Supervision – paid to think
Reflective supervision is where you are paid to think, or it should be. “You are paid to think” said my old social work lecturer, “thats what your job is”. Unfortunately some social work cultures do not always encourage “thinking”. One Head of Service I knew used to bark “you are paid to do, not to think”. Over time the work became mechanical and unsafe. Ofsted graded that local authority Inadequate.
One of the challenges in social work is the semi professionalisation of the, well, profession. Social work isn’t in fact a true profession. At least not in the sense of medicine. Professionals essentially give their professional opinions, and who have a high degree of autonomy about how they exercise their specialist skills and knowledge. Doctors and lawyers are true professionals. Social workers, nurses and teachers are not.
The difference? It is in the question of professional autonomy. Whilst GPs retain a large degree of autonomy, social workers and nurses do not. Both social workers, nurses and teachers work within a hierarchy, or bureaucracy which insists on “managing” their work. The government regulates and manages social work practice closely through statutory processes and procedures. Reflective supervision is as much to make sure that social workers don’t go off on a mad social work bender, as it is to help reflection, facilitate good decision making and support the worker.
This is why the Head of Service I quoted earlier, thought it might be a good idea for her social workers to know who was in charge. Unfortunately, that sort of message is completely unhelpful. It breeds a culture where social workers and team managers do not learn to reflect or develop the skills themselves to make good decisions, assess need or plan interventions. Even worse, it de-skills practitioners. But even worse still, despite telling everyone not to think, the same management culture often tends to lay the blame on the workers first when things go wrong.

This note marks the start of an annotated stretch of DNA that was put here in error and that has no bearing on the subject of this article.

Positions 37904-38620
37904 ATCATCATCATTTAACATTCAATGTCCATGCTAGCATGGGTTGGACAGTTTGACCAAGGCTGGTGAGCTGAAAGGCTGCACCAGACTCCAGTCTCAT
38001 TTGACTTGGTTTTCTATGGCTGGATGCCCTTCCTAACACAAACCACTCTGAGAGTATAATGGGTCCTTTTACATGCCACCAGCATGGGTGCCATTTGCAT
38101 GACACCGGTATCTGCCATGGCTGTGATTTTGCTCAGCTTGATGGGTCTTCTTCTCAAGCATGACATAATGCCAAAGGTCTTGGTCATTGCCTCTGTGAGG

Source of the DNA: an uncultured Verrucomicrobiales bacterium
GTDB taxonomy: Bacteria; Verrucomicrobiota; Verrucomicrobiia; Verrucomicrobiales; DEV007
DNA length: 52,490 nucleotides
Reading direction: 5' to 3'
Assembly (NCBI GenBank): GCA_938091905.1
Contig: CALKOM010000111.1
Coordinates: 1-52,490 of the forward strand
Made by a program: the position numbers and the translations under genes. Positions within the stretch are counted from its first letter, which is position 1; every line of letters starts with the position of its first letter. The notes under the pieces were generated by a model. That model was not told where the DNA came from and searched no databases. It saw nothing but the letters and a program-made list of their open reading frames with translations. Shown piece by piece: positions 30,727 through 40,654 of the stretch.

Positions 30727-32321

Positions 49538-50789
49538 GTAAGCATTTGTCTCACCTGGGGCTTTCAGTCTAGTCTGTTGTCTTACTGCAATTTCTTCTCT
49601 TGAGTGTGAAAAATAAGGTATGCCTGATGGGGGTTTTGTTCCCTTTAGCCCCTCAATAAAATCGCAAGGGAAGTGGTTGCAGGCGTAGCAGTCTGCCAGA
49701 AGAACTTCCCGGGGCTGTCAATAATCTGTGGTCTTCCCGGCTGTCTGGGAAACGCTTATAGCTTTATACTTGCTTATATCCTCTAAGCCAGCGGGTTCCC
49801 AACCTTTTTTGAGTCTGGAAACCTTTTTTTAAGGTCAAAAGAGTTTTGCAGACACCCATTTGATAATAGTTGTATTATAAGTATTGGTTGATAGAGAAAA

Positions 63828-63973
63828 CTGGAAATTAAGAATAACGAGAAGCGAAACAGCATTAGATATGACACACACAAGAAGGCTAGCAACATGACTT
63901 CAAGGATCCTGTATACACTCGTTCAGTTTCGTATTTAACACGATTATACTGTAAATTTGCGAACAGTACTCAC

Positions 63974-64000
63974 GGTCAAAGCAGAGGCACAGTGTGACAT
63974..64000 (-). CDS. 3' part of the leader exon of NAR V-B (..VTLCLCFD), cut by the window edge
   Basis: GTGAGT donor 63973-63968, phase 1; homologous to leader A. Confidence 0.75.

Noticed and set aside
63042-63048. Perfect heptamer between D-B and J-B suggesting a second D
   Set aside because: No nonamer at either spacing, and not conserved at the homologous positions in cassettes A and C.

Reflective learning cultures
We know that local authorities which perform well in inspections often build reflective learning cultures. This helps practitioners grow and develop the skills for their work. Practitioners think continually about what their work is achieving for children rather than slavishly follow procedures and processes. In these environments practitioners receive high challenge and high support. Whilst this isn’t the only thing that matters in providing good services for children, you can’t achieve good services unless you have built the right respectful learning culture with staff. And that starts by building a respectful culture that encourages practitioners to reflect continually on the work, and difference interventions are making for children. You need more than empathy and people skills to be a good social worker. You need above all to think.